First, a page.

Companies like Knowledge Discovery and NetAngels will be introducing new technologies that run alongside browsers and serve to improve the search results by keeping tabs on users' interests.
CONSTRUCTING POINTED QUERIES
"With the vast amount of information available and the explosion of Web sites and Internet use," said Brett Moore, strategic director of Hong Kong-based Knowledge Discovery, "getting relevant results is becoming more difficult." The company last week launched More Like This, a software program that automatically chooses key words from on-screen information to construct a more pointed search query.
Although the technology is free for a trial period, users will be charged $35 for the software, which can be downloaded from http://
www.morelikethis.com. Knowledge Discovery will be launching an online ad campaign to promote the new product.
NETANGELS TO BOW IN FALL
Software from startup company NetAngels, San Francisco, founded by entrepreneur Mark Goldstein, also runs alongside a user's browser and keeps track of sites a user has visited. The software encourages the user to give each site a "thumbs up" or "thumbs down" by clicking the appropriate icon on the NetAngels interface.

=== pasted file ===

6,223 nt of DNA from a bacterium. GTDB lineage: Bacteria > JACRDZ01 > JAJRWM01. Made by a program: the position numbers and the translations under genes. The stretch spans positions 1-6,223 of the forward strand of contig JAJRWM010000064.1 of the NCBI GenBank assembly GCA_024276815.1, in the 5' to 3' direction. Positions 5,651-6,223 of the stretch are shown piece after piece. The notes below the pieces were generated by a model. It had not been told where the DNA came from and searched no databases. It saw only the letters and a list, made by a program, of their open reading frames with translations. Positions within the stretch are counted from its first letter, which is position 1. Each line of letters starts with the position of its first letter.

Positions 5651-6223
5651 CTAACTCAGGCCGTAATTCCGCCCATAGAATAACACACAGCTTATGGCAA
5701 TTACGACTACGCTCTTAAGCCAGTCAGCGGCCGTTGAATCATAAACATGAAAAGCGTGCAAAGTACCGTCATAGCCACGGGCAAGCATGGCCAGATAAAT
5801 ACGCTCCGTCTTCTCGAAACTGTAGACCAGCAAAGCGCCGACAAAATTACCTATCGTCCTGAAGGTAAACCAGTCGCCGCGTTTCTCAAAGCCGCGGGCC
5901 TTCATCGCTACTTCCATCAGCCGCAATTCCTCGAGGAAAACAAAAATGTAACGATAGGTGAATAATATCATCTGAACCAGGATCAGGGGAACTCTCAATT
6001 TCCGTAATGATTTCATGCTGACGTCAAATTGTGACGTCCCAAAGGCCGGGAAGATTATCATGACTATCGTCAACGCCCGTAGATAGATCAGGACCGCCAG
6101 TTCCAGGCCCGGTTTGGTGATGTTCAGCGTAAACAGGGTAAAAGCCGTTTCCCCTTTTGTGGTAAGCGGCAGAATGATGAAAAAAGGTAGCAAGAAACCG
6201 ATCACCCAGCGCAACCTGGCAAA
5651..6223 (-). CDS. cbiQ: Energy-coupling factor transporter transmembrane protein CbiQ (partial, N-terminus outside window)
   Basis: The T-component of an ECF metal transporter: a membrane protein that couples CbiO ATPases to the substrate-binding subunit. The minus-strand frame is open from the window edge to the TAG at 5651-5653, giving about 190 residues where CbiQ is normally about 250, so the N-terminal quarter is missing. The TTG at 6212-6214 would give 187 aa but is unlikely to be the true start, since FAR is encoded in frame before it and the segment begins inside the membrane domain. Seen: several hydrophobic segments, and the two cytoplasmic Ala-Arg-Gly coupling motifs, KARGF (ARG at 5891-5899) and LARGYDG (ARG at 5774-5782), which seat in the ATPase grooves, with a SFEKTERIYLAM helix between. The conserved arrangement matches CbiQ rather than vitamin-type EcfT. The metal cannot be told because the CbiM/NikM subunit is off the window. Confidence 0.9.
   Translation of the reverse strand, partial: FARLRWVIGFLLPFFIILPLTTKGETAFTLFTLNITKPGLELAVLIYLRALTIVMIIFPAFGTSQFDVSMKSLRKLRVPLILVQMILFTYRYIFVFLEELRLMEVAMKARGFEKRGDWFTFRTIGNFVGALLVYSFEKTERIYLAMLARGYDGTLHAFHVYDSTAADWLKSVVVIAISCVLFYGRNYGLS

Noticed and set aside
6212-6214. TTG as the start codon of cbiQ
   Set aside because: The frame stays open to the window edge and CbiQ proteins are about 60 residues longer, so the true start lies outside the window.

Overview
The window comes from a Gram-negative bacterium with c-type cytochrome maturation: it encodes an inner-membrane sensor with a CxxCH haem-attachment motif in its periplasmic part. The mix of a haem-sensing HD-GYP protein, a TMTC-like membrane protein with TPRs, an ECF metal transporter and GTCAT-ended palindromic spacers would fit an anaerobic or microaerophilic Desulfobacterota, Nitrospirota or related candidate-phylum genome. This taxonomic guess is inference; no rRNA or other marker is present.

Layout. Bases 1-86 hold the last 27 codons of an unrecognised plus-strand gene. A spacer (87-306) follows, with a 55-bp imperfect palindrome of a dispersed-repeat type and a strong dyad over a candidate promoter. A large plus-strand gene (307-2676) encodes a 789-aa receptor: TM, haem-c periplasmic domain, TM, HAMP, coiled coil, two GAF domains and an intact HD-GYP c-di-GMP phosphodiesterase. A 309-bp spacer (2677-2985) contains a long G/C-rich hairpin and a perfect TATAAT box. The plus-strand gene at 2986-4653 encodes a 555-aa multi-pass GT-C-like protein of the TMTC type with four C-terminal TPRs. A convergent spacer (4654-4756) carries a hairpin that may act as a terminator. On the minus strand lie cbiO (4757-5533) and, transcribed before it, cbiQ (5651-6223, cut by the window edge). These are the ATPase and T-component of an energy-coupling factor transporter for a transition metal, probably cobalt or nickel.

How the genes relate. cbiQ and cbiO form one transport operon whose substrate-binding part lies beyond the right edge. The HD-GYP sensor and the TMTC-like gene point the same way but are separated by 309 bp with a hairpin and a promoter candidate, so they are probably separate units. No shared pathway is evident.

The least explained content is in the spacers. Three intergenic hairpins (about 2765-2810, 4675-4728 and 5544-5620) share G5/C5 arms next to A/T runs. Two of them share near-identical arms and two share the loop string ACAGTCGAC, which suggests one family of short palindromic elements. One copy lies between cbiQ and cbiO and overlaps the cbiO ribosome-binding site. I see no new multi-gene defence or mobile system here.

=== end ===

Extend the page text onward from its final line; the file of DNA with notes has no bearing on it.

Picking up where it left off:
The company, which formally launches its product in the fall, has aligned several Web sites to distribute and co-market the product, including Match.com, SeniorNet and Travelocity. NetAngels (http://
www.netangels.com) will distribute the software free to users but hopes to make money by offering personalized advertising.
Personalized advertising will yield not only greater customer loyalty but also about three times more ad revenues than standard advertising, according to Forrester Research.
"Advertising will be the revenue model for search companies," said John Robb, Internet analyst at Forrester. "Search sites will also begin aggregating directories and other search products. We'll soon see a couple of big sites that offer one-stop searching."
Lycos, Infoseek Corp. and Yahoo! Corp. are also developing technology that tracks consumers' behavior in previous searches for use in future searching as well as for selling customized advertising.
Contributing: Debra Aho Williamson.